New House, No Survey: A Gigantic Mistake?

Why you need a Survey when buying a new house

Update: this blog has now been updated, and you can view it here.

You’ve seen the home you want to buy.

Your pulse starts to race: a few hundred thousand pounds may be burning a hole in your pocket.

Your only thoughts are on getting a Survey. Right? You wouldn’t dream of not carrying out a survey on the property –would you?

“Do I need a Survey?” is still a question we Conveyancing Solicitors are invariably asked by our clients when buying a new house or flat.

In short: “yes” is always our reply.

But, the statistics tell a different story.

Only 1 out of 5 Home buyers commission a Building Survey or at the lesser ‘Royal Institute of Chartered Surveyors’ (RICS ) Homebuyers or Home Condition Reports before buying their new home.

So, why do so many home buyers shy away from commissioning a survey?

Excuses: The Usual Suspects

We hear many excuses:

- “The Building Society or Bank “Survey” should cover it already.”
- “The house is a new build, so there shouldn’t be anything wrong with it.”
- “It’s too expensive on top of everything else we have to pay for!”
- “The house is too old; we won’t bother.”
- “There’s no point as we’ve agreed on a price for the Property”

Let’s debunk some of those myths.

1. The Myth of the Lender Survey

When clients require a mortgage they often say they do not need a survey as their Lender will be carrying out a “survey” for them.

Wrong!

The Lender is looking after its interests and merely instructs Surveyors or Valuers to carry out a valuation.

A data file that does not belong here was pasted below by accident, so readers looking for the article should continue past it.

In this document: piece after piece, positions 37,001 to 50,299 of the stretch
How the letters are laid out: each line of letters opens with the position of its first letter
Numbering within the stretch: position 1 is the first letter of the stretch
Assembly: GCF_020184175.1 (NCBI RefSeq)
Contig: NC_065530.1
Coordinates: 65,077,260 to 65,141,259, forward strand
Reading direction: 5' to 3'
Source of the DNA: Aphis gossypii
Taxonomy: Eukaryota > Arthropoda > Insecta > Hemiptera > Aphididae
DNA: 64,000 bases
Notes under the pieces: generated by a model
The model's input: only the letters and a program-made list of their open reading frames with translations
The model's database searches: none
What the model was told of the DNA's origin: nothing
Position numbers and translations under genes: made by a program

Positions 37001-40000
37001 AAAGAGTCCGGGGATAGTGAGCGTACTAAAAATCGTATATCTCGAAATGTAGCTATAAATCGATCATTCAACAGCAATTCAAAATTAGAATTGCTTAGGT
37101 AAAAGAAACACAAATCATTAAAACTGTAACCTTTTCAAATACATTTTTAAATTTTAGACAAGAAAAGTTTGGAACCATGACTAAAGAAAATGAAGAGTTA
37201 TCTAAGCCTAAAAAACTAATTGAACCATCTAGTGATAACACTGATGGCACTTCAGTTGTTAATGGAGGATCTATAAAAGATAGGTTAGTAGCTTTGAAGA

By doing so, the Lender ensures it will not be lending too much on the property that may impair its ability to sell a property if it were repossessed.

Some Lenders, it is true, will provide a little bit more information, but it is simply too risky for you to rely on such a Valuation

Top Tip: It protects your Lender, not you!

2. “We shouldn’t have any issues with a new build.”

Another common excuse is that a house built within the last ten years has an NHBC guarantee or similar.

The NHBC guarantee is actually only a warranty.

The warranty covers major and minor defects in the first two years. After that, you're only covered for major defects.

Top Tip: Don’t expect a new build to be perfect! Consider a New-Build Snagging Survey (See below)

3. “It’s too expensive on top of everything else we have to pay for!”

Really?

It always pays to budget for your move, and we would urge you to plan for a survey as well.

Do the maths – when set against the agreed asking price, the cost of the survey will become practically insignificant; you would have saved money by pulling out of a property with an adverse survey or may renegotiated a lower price.

 4. “There’s no point as we’ve already agreed on a price for the Property.”

Remember: adverse or uncalculated report findings may allow you to renegotiate a reduced price.

The final price is subject to amendment right up until exchange of contracts.

5. “The House is too old; we won’t bother.”

Yes, the property may well have stood the test of time and may be many years old.